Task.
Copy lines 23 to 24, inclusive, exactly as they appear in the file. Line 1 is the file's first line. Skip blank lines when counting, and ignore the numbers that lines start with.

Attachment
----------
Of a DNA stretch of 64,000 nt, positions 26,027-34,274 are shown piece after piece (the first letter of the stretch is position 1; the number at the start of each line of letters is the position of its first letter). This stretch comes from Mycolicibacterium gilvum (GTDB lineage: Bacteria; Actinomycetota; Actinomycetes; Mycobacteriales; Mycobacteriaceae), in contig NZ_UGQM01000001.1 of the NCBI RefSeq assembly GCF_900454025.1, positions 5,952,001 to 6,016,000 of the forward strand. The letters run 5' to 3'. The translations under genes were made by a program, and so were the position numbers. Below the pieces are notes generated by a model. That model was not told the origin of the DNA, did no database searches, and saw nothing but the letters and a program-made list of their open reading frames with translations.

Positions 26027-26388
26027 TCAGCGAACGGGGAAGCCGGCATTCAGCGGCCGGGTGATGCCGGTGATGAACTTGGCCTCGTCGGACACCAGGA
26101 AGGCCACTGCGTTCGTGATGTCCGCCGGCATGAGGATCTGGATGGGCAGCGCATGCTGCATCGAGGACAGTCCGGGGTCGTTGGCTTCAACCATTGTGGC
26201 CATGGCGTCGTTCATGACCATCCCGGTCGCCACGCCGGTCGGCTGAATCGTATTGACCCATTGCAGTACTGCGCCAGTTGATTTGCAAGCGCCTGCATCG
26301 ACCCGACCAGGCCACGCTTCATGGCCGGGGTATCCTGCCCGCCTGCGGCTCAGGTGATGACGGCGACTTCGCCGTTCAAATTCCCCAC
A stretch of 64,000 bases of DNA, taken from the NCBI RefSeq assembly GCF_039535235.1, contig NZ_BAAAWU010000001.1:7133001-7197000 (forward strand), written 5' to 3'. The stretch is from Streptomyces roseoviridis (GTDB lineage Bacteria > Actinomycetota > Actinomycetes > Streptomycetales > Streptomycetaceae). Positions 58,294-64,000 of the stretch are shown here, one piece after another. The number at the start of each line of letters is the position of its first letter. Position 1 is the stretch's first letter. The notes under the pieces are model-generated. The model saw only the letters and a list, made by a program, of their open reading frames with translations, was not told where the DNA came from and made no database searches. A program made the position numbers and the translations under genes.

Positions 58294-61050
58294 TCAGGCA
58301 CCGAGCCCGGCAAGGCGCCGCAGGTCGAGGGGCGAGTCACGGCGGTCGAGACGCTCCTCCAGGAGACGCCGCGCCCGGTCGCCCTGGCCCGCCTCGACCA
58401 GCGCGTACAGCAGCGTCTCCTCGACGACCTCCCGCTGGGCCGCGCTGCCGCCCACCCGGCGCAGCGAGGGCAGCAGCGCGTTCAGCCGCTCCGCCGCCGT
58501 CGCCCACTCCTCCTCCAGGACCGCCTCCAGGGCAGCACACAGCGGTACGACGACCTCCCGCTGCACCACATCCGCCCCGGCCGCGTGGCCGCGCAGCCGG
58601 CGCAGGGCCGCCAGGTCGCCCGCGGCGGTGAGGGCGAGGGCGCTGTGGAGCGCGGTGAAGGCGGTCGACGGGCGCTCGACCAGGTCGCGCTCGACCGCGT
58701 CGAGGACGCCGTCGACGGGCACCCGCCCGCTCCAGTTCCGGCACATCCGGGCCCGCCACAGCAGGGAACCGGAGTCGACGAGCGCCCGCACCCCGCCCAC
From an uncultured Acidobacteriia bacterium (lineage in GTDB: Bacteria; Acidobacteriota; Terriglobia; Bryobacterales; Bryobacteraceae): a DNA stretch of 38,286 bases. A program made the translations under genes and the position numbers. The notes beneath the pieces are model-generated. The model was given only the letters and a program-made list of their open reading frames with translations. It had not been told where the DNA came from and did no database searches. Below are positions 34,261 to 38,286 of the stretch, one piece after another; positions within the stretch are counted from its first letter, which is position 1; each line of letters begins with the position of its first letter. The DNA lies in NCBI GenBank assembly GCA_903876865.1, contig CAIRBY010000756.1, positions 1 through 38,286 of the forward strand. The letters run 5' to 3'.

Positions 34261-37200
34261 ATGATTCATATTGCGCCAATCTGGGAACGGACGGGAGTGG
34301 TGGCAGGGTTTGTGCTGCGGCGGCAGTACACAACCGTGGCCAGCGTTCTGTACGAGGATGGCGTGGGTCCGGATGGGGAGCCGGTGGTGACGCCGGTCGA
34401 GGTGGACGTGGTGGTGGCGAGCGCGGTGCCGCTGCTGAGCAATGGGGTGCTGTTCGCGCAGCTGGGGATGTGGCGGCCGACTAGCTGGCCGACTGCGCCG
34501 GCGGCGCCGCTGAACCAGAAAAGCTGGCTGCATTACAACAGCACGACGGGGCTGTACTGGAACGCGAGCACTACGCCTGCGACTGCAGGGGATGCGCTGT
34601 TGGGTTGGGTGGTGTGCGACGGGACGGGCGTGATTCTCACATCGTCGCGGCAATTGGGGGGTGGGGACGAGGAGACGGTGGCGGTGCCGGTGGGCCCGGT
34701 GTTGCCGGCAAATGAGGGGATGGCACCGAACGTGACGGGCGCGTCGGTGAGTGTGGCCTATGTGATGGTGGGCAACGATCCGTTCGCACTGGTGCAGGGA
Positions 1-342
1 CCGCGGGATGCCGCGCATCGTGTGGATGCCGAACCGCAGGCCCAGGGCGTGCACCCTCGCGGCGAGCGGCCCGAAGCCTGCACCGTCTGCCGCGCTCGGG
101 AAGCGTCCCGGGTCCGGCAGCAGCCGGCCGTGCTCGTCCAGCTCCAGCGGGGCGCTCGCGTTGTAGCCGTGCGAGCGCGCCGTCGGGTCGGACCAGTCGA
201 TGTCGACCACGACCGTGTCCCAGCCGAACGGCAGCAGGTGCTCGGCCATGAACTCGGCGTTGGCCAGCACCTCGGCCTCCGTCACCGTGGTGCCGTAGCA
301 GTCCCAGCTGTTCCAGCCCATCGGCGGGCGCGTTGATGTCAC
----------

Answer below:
Positions 1-342
1 CCGCGGGATGCCGCGCATCGTGTGGATGCCGAACCGCAGGCCCAGGGCGTGCACCCTCGCGGCGAGCGGCCCGAAGCCTGCACCGTCTGCCGCGCTCGGG